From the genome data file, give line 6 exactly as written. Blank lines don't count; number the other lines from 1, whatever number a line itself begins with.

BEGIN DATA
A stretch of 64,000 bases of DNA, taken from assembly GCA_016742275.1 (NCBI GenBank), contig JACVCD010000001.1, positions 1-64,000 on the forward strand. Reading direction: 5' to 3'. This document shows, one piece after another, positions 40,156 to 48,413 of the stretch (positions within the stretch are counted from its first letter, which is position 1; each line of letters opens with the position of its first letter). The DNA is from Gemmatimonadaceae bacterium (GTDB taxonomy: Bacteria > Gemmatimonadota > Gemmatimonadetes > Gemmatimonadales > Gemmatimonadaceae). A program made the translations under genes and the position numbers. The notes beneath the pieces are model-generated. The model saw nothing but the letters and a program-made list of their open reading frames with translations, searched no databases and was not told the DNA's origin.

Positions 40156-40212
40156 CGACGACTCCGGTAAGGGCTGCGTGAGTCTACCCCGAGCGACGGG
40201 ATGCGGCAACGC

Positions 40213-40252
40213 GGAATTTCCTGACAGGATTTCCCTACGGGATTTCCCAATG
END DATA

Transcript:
40213 GGAATTTCCTGACAGGATTTCCCTACGGGATTTCCCAATG